The Institute of Supply Management will be releasing the non-manufacturing PMI report later today. According to the median estimates, the non-manufacturing activity index could rise by just 0.1 points.
In April, non-manufacturing activity registered 55.5 on the index. This was down 0.6 points from the month before. Despite the decline, non-manufacturing or services activity managed to remain in an expansionary mode.
A reading above 50 on the index indicates growth in the sector. Meanwhile, other measures of the services sector, such as Markit’s services PMI is forecast to show no change. Markit’s flash services PMI already signaled a slower pace of increase in activity.
The ISM’s non-manufacturing index hit a high of 60.8 in September 2018 before pulling back sharply since then.
After registering 53.0 on the index previously, activity is forecast to fall to 50.9.
The non-manufacturing index survey comes amid a host of other global PMI figures coming out. As a result, this could shed light on services activity globally. Heading into the event, investors are remaining cautious.
Services Activity Slows in April
But April’s data fell short of the median estimates. While growth in the services sector was slowing, April’s services activity marked a 117th consecutive month of expansion. The US is in one of its longest stretches of economic growth.
Amid growing headwinds in regard to Trump’s trade policies, economists have turned cautious. The yield curve inversion among other things is starting to spook investors as well.
This could well translate into subdued business expansion in the services sector. The main impact of the trade wars was seen from the recent data from China. Both the manufacturing and services sector activities were pointing to a slowdown.
With China hitting back at the US with retaliatory tariffs, business investment could take a hit. This was evident from the recent first quarter revised GDP report. Although growth was revised down by just 0.1 percentage points, the main contributing factor was business spending and investment.
The underlying sub-components of the non-manufacturing activity also gave a pessimistic view of activity.
The new orders index fell by 0.9 points to 58.1 in April while the employment index fell by 2.2 points to 53.7. The prices index was also down, by 3 points to 55.7 in April. In contrast, the non-manufacturing business activity index jumped 2.1 points to 59.5 for the month.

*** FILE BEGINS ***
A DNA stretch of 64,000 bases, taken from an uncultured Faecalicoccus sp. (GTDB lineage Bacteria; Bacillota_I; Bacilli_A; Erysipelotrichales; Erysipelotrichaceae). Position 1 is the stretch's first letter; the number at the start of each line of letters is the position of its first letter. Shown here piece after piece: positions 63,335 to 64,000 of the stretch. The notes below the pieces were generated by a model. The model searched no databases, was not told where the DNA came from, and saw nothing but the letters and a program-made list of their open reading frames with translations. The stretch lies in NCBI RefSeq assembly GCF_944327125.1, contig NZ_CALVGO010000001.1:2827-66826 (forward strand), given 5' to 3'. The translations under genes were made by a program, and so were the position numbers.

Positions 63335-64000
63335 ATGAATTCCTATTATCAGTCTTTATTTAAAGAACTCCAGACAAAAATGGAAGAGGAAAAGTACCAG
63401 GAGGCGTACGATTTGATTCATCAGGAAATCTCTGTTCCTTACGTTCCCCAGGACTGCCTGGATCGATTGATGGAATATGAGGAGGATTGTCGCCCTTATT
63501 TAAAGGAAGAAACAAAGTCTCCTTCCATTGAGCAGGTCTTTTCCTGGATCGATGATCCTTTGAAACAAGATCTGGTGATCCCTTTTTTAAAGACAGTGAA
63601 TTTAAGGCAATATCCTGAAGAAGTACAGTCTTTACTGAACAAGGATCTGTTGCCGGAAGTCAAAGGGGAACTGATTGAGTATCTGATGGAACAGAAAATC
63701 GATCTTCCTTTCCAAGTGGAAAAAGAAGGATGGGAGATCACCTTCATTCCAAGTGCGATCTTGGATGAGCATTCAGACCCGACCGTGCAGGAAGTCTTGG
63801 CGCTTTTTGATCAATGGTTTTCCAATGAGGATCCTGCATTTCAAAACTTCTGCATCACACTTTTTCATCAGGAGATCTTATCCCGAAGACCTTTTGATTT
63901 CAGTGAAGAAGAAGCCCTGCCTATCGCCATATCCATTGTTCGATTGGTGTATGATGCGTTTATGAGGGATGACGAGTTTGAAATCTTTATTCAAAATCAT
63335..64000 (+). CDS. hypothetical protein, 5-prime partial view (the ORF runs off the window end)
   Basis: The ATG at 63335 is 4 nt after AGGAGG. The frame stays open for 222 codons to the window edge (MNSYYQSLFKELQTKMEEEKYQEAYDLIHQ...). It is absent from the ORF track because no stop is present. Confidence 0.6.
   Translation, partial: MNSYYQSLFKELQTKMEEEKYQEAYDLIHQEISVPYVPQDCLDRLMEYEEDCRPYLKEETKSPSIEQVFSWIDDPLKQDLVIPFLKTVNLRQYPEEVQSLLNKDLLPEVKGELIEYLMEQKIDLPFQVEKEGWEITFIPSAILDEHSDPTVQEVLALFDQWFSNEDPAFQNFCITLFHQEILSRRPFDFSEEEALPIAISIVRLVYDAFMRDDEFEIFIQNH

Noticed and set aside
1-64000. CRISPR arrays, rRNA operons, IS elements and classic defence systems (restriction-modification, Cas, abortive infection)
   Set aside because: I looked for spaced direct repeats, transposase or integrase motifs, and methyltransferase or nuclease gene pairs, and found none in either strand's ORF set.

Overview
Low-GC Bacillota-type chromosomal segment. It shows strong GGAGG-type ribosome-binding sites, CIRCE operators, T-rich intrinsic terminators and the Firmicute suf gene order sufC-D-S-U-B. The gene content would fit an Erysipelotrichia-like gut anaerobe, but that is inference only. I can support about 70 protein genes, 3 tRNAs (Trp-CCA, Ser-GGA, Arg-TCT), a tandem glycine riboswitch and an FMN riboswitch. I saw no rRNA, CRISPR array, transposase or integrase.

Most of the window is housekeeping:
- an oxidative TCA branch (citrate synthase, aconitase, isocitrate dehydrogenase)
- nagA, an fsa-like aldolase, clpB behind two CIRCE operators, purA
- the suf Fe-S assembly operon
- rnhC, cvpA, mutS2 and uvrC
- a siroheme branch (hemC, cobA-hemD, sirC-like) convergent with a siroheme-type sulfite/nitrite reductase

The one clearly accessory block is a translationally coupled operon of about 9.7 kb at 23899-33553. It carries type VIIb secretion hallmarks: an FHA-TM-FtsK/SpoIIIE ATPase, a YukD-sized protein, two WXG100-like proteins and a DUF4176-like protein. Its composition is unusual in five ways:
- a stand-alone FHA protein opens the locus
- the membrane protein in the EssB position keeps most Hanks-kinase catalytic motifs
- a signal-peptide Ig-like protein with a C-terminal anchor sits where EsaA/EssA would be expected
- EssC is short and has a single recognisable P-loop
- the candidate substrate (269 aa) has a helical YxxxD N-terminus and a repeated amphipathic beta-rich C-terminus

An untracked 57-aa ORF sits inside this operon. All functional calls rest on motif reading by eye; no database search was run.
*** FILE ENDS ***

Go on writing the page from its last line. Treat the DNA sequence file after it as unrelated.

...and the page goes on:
Will ISM Non-Manufacturing PMI Impact Markets?
Amid the major global narratives in the backdrop, today’s non-manufacturing PMI is likely to be brushed aside. With investors staying cautious, a PMI reading in line with estimates is unlikely to translate into optimism.
On the other hand, a miss on the estimates with the NMI falling further to the 50-level could, however, become the catalyst. Investors are already expecting to see growth to slow. They are also starting to price in a possible rate cut from the Federal Reserve later this year.
However, a lot of this will depend on how the trade wars will impact the economy. While there have been talks of inflation rising due to higher import prices on account of tariffs, the impact is said to be negligible.
The NMI data comes amid a busy week. On Friday, the monthly jobs report will be coming out. The unemployment rate could hold steady at 3.6%. Wages, a crucial part of the jobs report could rise 0.3% on the month.
The jump in wage growth is mostly due to a shortage of skills. Meanwhile, the pace of jobs added to the economy is gradually slowing over the past few months.
Various measures of business surveys already show that growth of new orders was weakening. On the other hand, the backlog of orders was rising. However, this was due to a shortage of skills rather than an increase in new orders.